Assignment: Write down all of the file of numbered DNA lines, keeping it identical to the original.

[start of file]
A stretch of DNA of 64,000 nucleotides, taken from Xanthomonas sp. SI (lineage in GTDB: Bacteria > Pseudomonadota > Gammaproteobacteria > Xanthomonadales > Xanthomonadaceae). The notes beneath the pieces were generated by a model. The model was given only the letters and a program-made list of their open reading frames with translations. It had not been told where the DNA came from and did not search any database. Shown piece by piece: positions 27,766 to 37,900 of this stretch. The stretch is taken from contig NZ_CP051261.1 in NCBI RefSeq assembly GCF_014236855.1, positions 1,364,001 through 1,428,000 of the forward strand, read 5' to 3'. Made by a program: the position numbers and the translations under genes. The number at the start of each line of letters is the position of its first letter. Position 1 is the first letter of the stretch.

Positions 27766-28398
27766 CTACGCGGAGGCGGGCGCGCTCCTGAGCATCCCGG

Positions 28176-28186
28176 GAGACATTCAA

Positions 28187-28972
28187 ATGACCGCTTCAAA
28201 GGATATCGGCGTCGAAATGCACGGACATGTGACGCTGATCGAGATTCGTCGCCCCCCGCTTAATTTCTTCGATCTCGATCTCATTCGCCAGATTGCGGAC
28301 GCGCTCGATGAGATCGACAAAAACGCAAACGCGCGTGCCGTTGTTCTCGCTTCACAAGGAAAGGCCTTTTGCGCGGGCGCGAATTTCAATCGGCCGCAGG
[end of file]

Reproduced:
A stretch of DNA of 64,000 nucleotides, taken from Xanthomonas sp. SI (lineage in GTDB: Bacteria > Pseudomonadota > Gammaproteobacteria > Xanthomonadales > Xanthomonadaceae). The notes beneath the pieces were generated by a model. The model was given only the letters and a program-made list of their open reading frames with translations. It had not been told where the DNA came from and did not search any database. Shown piece by piece: positions 27,766 to 37,900 of this stretch. The stretch is taken from contig NZ_CP051261.1 in NCBI RefSeq assembly GCF_014236855.1, positions 1,364,001 through 1,428,000 of the forward strand, read 5' to 3'. Made by a program: the position numbers and the translations under genes. The number at the start of each line of letters is the position of its first letter. Position 1 is the first letter of the stretch.

Positions 27766-28398
27766 CTACGCGGAGGCGGGCGCGCTCCTGAGCATCCCGG

Positions 28176-28186
28176 GAGACATTCAA

Positions 28187-28972
28187 ATGACCGCTTCAAA
28201 GGATATCGGCGTCGAAATGCACGGACATGTGACGCTGATCGAGATTCGTCGCCCCCCGCTTAATTTCTTCGATCTCGATCTCATTCGCCAGATTGCGGAC
28301 GCGCTCGATGAGATCGACAAAAACGCAAACGCGCGTGCCGTTGTTCTCGCTTCACAAGGAAAGGCCTTTTGCGCGGGCGCGAATTTCAATCGGCCGCAGG